79. Prior to the Receivership Order, the shareholders of the Concrete Group received distributions of slightly under $5,000,000. This represents a payment of only roughly 4% of their investment principal.

80. In contrast, prior to the Receivership Order, Concrete was paid over $15,000,000 in commissions as a result of the various Concrete Agreements. However, under the terms of those Concrete Agreements, Concrete was only entitled to commission payments of $10,107,750. Concrete was overpaid approximately $4.9 million.

81. In addition to the commission payments to Concrete, Aurora, De Palma, Humeniuk and Jones were also collectively paid over $8.0 million as directors of the various Concrete Group entities.

82. In its Third Report of the Receiver, dated December 2, 2009, Ernst & Young Inc, as Receiver, concluded that “based on the information presented in this report it is clear that the directors of Concrete mismanaged the affairs on Concrete in material respects.”

83. It is uncertain what recovery, if any, will be made by the 3,723 investors in the Concrete Group of their collective $118,000,000 investment, and significant further recovery of their investments is questionable.”

The two PDFs are below and can be downloaded, printed, or shared.

Dave Jones and Rachel Poffenroth, ALBERTA SECURITIES COMMISSION Notice of Hearing, Oct 26, 2010


  • Anonymous

    Hi Jason, I really don’t understand what is happening and what to do with the investment that I have with Concrete. I have specifically invested on Glenway Registered Capital and it was under my LSRP and RRSP at Olympia Trust. But since all this started, i really don’t know who to ask and what i need to do? Is there still hope to get the money back?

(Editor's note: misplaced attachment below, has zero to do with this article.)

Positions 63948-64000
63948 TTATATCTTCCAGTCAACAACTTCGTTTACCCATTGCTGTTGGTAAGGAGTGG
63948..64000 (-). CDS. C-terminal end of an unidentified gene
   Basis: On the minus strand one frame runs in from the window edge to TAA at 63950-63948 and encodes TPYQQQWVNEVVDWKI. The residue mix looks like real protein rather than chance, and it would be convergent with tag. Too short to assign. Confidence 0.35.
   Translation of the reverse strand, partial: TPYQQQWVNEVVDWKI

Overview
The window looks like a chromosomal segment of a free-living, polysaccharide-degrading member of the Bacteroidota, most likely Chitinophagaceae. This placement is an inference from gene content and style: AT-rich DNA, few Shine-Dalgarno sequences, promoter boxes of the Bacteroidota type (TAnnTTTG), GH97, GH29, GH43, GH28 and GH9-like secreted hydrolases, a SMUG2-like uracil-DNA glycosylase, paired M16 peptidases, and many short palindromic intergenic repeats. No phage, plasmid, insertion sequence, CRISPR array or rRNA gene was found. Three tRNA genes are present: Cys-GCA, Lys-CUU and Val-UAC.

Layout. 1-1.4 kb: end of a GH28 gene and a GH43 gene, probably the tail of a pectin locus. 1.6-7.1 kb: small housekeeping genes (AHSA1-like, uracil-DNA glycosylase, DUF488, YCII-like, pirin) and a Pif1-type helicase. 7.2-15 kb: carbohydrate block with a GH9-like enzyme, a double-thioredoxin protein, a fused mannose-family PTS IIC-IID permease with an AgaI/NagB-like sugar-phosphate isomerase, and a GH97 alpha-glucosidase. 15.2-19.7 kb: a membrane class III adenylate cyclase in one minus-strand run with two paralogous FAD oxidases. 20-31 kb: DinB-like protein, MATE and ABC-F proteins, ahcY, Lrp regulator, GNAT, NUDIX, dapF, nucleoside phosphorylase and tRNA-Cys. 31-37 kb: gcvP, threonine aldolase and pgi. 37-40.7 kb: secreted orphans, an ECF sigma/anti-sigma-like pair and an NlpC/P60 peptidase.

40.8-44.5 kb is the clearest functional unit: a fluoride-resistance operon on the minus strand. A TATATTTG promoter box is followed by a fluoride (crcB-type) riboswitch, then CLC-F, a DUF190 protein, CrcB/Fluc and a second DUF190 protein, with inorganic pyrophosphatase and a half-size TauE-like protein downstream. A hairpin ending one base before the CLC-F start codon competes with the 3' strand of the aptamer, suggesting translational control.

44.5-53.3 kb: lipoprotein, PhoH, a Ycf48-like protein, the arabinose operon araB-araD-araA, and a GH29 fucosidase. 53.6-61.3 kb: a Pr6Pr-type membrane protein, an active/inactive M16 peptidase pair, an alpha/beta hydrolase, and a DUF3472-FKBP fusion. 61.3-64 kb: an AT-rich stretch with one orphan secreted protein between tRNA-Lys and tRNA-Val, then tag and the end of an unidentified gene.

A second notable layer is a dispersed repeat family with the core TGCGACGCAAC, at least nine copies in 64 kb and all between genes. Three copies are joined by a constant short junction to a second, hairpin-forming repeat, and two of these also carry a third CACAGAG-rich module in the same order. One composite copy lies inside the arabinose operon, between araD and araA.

Any reply is really appreciated. Thanks!

  • I’m not familiar with that investment – I’m only aware of what has been going on with the five Calgary properties and the Mexico investments. My suggestion is for you to call Ernst & Young and ask to speak to someone that was involved with the Concrete Equities case and see if they can give you any direction. I suspect you’re in for some bad news, however. Sorry. 🙁

  • Anonymous

    Jason, I was another unfortunate sucker, thanks to my blind faith in Dave Jones et al. What ever was the outcome of the 5 Calgary properties? Last I heard there was a proxy vote in May 2010, but I have never seen the outcome. Can you provide some insight?


  • Anonymous

    The five Calgary properties were rescued and are now being managed by Avenue Commercial ( You’ll want to contact them to get a status update. I emailed them a week ago to get a status update and haven’t heard back yet – I’ve just emailed them again tonight.

  • Gregp507

    I never claim to be the smartest person in the room, but I was first struck by the radio ads for Concrete Equities which seemed to all but guarantee massive returns on investment, saying “you do the math.” Well, I couldn’t do the math, but I was reminded of the disclaimer attached to American adverts for investments, which state: “past performance is not an indicator of future success.” In fact, to my way of thinking, past success is often an indicator of a lucky streak, which is usually due to reverse itself to conform to the law of averages. I would have probably bet against such an investment paying off, especially when the claims of success were largely due to a lucky spike in real estate, which had long since past its peak.